- Through the Fanlight Glass: Space and the Dublin Townhouse
- Striped shirts and hoodies: dressing for urban disorder
- One eye on posterity and one eye on the neighbours: watching oneself in the 1950s
- The Politics of Art: Writing the Arab Spring
- Political and Social Density in the age of Bubbles: Making Sense of the Present and the Past
Follow the Little Review on other media:
Error: Twitter did not respond. Please wait a few minutes and refresh this page.
Category Archives: Film and television
Recently I have begun to think anew about space. No not what lies above in the starry heavens, but instead the spaces we inhabit and how we use them. Some of these spatial thoughts have been influenced by the practicalities of an impending move abroad, and the realisation I won’t have space for my whole library! Most of these thoughts have been inspired by my rather eclectic reading and watching experiences over the last few weeks, not to mention ongoing discussions about a proposal for a TV documentary on cooking and eating in the Irish country house (More of that in the future perhaps). Watching TV3’s fantastic documentary on Dublin’s Tenements has encouraged me to consider more fully the changing functions and arrangements of Dublin’s townhouses. The programme together with a relatively recent visit to New York’s brilliant Tenement Museum (why don’t we have one?) has given me a new insight into the appalling reality that lay behind so many beautiful if faded Georgian facades. Continue reading
History tends to focus on important, pivotal moments; times of war, calamity, accelerated social change, revolution or unrest. But what happens when life gets back to ‘normal’ so to speak? When things began to calm down after those first few weeks of 1789 – even though the revolution continued – some people at least had to get back to work. And in May 1945, what happened after the first few days of relief and celebration? Soldiers returned home and everyone had to adjust to life as normal. But what is normal, in historical terms? And does it ever feel normal to those living through it?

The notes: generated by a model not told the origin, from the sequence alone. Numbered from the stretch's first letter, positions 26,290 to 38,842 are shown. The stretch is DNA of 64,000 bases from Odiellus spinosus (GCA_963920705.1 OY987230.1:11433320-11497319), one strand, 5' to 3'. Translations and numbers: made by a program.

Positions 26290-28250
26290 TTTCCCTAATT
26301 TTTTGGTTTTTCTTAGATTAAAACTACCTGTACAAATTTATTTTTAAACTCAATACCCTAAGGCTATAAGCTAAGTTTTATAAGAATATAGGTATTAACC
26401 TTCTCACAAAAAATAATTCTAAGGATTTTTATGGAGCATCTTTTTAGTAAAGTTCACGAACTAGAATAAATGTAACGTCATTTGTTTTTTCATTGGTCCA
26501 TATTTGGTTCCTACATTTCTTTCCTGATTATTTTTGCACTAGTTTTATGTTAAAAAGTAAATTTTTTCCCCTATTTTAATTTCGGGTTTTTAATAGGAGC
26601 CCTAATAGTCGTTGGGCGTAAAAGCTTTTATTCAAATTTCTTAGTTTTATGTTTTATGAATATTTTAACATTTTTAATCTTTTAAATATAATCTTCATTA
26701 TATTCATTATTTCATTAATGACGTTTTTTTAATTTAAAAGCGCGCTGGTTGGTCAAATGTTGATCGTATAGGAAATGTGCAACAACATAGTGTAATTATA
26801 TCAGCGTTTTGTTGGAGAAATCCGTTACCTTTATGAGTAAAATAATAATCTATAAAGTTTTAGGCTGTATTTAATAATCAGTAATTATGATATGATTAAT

These are some of the questions that the Mass Observation project, set up in Britain in the 1930s, sought to address. So-called ordinary people all over Britain were asked to keep diaries recording the details of their day-to-day lives. The aim, in the words of the organisers, was to bring about a ‘science of ourselves’. Nella Last was one such person; a housewife from the north of England, her wartime diaries were made into a television series, ‘Housewife, 49’. Unlike many of the other participants, she kept writing steadily almost to the end of her life, her diaries continuing right into the 1960s. Her lively and perceptive account of her own life is now published in three volumes, the last of which, Nella Last in the 1950s, was finally published in 2010.